Belvoir Park Belfast is located near the city of Belfast, the Belvoir Park Forest is rife with wildlife, including Large Bracket Fungi and flowering plants, such as the Giant Hogweed, as well as birds such as the Long-eared Owls, and mammals such as the red squirrels.
Managed by the Forest Service, Belvoir Park Forest walks within the forest link to the Lagan River ‘Towpath’ and the Lagan Valley Regional Park.
It is close to Belvoir Park Golf Club, Belvoir Park Hospital and Forestside Shopping Centre and is open to visitors 24 hours a day.
• Belvoir Motte
The Belvoir motte dates back to the Norman era when John de Courcy invaded Ulster and established settlements at Dundrum and Carrickfergus. The motes were set up as a defence against the southern approaches to Carrickfergus.
The Belvoir Park Forest is home to almost thirty-five species of birds, including common resident species, such as blackbird, song thrush, robin and woodpigeon and more unusual species such as jay and long-eared owl.
• Medieval Graveyard
A private graveyard is located within the Park and has been in there since the 14th century. Currently, it holds the empty tomb of the Dungannon family.
The previous estate owners, the Dungannons and Batesons, planted many trees in the park. Thanks to the, there are now numerous mature specimens of trees, such as redwood and cedar.
A Gallery of Images from the park – just click on any to enlarge:
History of Belvoir Park Belfast
The Hill family settled at Belvoir in the early 18th century and built a large house that stood on the site of the current car park. In the 19th century, the Hill family sold the estate to the Batesons, whose son became Lord Deramore in 1885.
The Deramores returned to England at the end of the 19th century and leased the estate to Walter H Wilson, a partner with Harland and Wolff. The last private tenant at Belvoir was Sir James Johnston, who was the Lord Mayor of Belfast in 1917-18.
Ancient Tree Hunt Project Manager Thoughts:
“Belvoir’s trees are living landmarks, home to thousands of species of plants and animals, yet sadly lacking the recognition they deserve”, says Nikki Williams, Ancient Tree Hunt project manager. She also adds that “anyone can visit the website and add their discoveries. Identifying their whereabouts is an important first step in securing their future – both for the benefit of wildlife and for the enjoyment of generations to come…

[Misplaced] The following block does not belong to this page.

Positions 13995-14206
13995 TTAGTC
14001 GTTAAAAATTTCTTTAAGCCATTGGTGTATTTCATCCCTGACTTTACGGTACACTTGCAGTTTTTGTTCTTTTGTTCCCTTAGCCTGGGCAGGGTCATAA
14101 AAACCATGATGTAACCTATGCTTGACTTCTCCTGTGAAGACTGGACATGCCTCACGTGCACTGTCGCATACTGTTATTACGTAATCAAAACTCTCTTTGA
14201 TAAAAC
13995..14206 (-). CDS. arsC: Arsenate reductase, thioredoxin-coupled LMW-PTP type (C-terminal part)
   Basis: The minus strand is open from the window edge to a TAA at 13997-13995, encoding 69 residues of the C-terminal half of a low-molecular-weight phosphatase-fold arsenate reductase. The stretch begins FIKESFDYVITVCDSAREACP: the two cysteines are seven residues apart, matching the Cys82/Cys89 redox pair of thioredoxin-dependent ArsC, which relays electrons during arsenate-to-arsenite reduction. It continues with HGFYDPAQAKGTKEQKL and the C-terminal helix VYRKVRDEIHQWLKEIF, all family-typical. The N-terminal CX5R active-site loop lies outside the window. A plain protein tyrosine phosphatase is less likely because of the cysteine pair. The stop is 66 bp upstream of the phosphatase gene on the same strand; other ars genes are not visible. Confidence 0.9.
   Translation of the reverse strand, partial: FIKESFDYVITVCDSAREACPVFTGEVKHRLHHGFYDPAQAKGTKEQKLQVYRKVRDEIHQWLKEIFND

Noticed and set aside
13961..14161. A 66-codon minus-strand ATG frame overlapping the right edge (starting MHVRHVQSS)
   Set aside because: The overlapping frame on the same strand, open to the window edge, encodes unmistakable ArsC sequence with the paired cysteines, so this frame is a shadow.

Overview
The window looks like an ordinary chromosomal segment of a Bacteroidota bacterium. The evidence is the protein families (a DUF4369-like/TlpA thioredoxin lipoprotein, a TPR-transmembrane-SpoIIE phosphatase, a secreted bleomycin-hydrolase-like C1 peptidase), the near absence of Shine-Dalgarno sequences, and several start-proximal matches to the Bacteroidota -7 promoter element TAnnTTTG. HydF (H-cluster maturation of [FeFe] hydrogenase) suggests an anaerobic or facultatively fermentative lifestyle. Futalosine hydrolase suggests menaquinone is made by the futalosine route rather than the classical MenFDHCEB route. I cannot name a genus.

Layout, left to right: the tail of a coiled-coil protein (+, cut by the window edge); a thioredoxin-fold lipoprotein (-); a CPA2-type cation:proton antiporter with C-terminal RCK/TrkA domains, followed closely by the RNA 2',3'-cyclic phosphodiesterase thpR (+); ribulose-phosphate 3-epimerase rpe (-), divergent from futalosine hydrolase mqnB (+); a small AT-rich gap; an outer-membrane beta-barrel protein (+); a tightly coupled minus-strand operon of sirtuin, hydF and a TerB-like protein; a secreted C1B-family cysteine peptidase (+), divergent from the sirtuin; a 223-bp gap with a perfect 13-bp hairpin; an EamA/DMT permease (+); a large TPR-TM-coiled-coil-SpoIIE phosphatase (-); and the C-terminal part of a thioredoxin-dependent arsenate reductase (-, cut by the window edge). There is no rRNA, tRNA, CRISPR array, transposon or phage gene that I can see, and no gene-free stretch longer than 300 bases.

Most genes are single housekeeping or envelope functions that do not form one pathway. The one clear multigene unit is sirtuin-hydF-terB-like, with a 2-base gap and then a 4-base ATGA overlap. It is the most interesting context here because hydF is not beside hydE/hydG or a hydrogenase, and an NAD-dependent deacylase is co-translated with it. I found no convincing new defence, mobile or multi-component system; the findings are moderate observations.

We want to give as many people as possible in Northern Ireland the chance to get to grips with our remarkable old trees, and Belvoir Park Forest provides the perfect venue. With its extensive parkland and woodland, Belvoir is home to an impressive number of veteran trees which have seen centuries come and go.
This event is brimming with activity. It’s a chance to learn how to identify and record our ancient trees, and it’s also an opportunity to simply enjoy the beauty of woodland. We have a creative agenda in store for kids as well, so there’s something for all the family.”
Definitely worth visiting Belvoir Forest – there are not too many forests of this size and diversity in Belfast.
• Space CRAFT
Space CRAFT is a shop, gallery and exhibition area owned and managed by the Craft and Design Collective that sells products made by locals.
• Northern Ireland War Memorial
The exhibition features WWII memorials by shedding light on the Home Front, the Belfast blitz of 1941 and the presence of US forces from 1942 to 1944.
The museum showcases a variety of historical objects, including uniforms, photographs and oral histories, as well as the names of the 1100 men, women and children who lost their lives in the Belfast blitz.
There are various original artworks on display; a stained glass memorial window by Stanley Murray Scott, a copper frieze commemorating the vital war industries in N.Ireland, an original portrait of James Magennis VC and a bronze sculpture by John Sherlock.
Below is a 360-degree video of Belvoir Park Belfast, best watched on a mobile device –
Have you ever visited Belvoir Park Belfast? Is it on your list? Make sure to let us know in the comments below!
Also, check out some other related blogs that might interest you: Belmore Forest: Pollnagollum Cave | Glenariff Forest Park | The Best of Newcastle, County Down | The Unendowed and Rich History of County Down | Rossmore Forest Park, Monaghan | The Gruffalo Trail at Colin Glen Forest Park